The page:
For My Fellow Christians: A Call to Share God's Love in Tragedy

"God created things which had free will. That means creatures which can go wrong or right. Some people think they can imagine a creature which was free but had no possibility of going wrong, but I can't. If a thing is free to be good it's also free to be bad." ~ C.S. Lewis
This past week, we had two horrendous shootings in El Paso and Dayton. It saddens me to think of the evil that people can inflict on each other. Sometimes they do it in the name of religion, but there are multiple reasons (illogical though they may be) for someone to shoot someone, blow someone up or drive a car into a crowd that have nothing to do with religion; rather, they have to do with our sinful nature.

Some will ask “where was God” during these events. That is the problem of evil in a nutshell. How can a perfectly loving, all-powerful God allow someone to hurt and kill innocent people?

As I have written previously, the intellectual problem of evil has long ago been solved. C.S. Lewis’ quote, above, is a very simple but wholly rational answer. If God created us to truly have free will, He has given us the power to choose to do both good and evil. To only permit people to do good things is not truly free will.



Also, one has to think about evil and the carnage it can cause in the bigger picture presented by the Bible. This life is not the all-in-all. We are all going to die someday, and this life presents only a sliver of the eternity of joy that is available to all. So, when people die, even young children, by the brutal act of an evil person, in God’s view the victim's true, eternal life has just begun. This also is simple but wholly rational.

The Bible also offers an answer for those who believe that there will be no justice for the perpetrators of these horrendous acts. God will ultimately judge and his judgement is perfect. There is nothing that is hidden from God. There will be no legal loopholes that will allow the guilty to escape punishment. There is a price to pay for sin, and Christ has indicated that there are sins that will be judged more harshly in heaven. The only thing that may prevent this is God’s unbounded grace, but the shooters will need to have accepted that forgiveness prior to coming before Him to receive judgement. This, too, is rational.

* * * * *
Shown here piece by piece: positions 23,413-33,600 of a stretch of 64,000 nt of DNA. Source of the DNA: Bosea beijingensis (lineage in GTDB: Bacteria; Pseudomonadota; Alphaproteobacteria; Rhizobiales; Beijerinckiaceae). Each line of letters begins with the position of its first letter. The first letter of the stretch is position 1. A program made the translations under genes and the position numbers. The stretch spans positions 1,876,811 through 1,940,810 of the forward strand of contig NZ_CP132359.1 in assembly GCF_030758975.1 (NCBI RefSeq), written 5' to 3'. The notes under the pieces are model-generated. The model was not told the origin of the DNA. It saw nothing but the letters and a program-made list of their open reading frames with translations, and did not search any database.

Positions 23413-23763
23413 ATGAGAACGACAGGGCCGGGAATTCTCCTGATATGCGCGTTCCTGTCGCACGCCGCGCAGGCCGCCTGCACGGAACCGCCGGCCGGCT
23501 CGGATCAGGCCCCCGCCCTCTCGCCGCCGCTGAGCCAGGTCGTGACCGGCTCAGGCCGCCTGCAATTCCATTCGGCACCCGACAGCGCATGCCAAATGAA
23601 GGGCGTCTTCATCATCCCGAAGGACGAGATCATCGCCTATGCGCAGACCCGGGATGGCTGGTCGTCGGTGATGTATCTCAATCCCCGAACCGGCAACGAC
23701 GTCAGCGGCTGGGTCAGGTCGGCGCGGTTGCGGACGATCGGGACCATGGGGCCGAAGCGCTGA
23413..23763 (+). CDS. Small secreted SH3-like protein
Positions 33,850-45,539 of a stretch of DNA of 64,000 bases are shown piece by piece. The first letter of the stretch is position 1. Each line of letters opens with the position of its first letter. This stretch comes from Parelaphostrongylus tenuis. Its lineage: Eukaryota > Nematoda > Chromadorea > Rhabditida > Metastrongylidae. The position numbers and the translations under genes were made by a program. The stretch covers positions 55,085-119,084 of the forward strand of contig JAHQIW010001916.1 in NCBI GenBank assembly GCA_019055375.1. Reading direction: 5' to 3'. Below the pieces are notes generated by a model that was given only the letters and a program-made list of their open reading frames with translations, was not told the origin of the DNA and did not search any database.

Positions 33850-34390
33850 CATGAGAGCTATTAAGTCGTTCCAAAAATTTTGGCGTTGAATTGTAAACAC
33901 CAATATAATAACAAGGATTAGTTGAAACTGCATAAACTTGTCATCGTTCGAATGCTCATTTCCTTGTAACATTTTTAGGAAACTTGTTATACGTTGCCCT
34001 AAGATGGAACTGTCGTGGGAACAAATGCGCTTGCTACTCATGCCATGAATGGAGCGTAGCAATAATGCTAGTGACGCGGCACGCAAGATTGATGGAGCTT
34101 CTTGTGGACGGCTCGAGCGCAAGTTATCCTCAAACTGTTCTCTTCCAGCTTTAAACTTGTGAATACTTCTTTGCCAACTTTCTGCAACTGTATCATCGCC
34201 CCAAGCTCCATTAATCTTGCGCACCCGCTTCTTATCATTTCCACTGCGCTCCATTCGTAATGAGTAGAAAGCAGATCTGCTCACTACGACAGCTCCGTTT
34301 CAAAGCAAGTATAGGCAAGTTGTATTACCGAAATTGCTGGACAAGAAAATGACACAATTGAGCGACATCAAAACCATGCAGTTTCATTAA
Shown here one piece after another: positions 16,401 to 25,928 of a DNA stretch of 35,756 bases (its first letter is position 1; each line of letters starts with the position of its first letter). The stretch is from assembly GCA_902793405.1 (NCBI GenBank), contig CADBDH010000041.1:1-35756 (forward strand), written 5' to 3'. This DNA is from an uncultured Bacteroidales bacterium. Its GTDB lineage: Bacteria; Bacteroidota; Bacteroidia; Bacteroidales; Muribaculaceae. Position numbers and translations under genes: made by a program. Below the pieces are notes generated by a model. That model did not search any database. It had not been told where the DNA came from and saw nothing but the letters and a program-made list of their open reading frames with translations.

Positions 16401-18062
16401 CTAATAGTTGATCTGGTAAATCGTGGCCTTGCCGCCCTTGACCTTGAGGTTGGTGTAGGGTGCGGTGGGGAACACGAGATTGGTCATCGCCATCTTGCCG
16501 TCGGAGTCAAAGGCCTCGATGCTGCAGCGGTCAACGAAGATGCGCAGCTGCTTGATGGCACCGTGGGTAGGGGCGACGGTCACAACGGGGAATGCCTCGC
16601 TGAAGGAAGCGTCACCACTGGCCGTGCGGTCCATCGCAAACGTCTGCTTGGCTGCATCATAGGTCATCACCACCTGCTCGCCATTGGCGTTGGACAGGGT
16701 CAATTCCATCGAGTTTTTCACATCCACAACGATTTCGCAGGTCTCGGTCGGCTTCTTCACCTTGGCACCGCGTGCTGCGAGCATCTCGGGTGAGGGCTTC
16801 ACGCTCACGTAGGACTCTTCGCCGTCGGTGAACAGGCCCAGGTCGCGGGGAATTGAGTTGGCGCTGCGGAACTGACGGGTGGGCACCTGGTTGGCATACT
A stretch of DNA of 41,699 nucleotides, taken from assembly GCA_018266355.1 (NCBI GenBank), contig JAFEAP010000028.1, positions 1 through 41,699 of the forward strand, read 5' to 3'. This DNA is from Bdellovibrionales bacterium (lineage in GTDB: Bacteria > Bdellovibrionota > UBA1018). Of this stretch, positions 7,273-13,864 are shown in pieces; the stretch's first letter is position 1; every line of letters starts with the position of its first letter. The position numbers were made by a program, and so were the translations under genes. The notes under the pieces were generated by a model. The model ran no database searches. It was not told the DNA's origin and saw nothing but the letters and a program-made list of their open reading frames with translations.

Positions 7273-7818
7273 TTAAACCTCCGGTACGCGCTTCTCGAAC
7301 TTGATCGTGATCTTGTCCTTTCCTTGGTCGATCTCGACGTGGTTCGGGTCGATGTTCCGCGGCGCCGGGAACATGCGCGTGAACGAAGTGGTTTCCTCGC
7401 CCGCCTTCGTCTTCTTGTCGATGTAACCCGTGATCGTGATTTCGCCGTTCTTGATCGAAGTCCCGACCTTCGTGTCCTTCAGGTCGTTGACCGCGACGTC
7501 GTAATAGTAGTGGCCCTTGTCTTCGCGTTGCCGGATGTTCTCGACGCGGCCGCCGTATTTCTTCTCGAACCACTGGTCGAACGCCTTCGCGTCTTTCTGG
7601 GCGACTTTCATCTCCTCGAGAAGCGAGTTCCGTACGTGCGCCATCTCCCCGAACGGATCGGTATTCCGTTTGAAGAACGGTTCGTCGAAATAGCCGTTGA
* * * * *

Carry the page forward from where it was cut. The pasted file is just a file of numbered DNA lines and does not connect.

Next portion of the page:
The Bible also shows that God is not indifferent to this suffering. Jesus wept over the death of Lazarus. Jesus cried out about the suffering that would come on the city of Jerusalem. He loves us so much as to send his Son so that His Grace could truly grant us the joy of salvation in the world to come. Again, this is simple, but wholly rational.

It is the emotional problem that remains. Apologetics blogs like this cannot solve that problem. Reaching a person who is grieving with the truth is not done with blistering logic. It is done with the love and grace that Christ offers the world through the people who believe in Him and proclaim his Good News.

I encourage every Christian who reads this post to put their love into action. Pray, but don’t just say you will pray for someone; that can seem like an empty gesture. If you live in or near El Paso and Dayton, get involved in whatever you can to reach out to the victims – the families and friends of those who died, the people who were shot, and all of those who are now suffering emotionally either from having been there and having witnessed the event, but also those who are suffering vicariously through what they have seen. Actions speak louder than words, and Christians need to be present to help ease the pain. If you don’t live in those areas, think about your own community. Become a force for good by working in the schools or, even better, in places where unloved people need to see that there is something more than politics and hate.

St. Francis of Assisi is attributed with saying, “In everything preach Christ. If necessary, use words.” This is not an invitation to go preach to these people. Rather, it is an invitation to express love for people through action rooted in Christ, and the preaching will be done by what you do. Christians must be the visible presence of the invisible God in the darkest times. It is how we can tangibly show that He is there and He does care.

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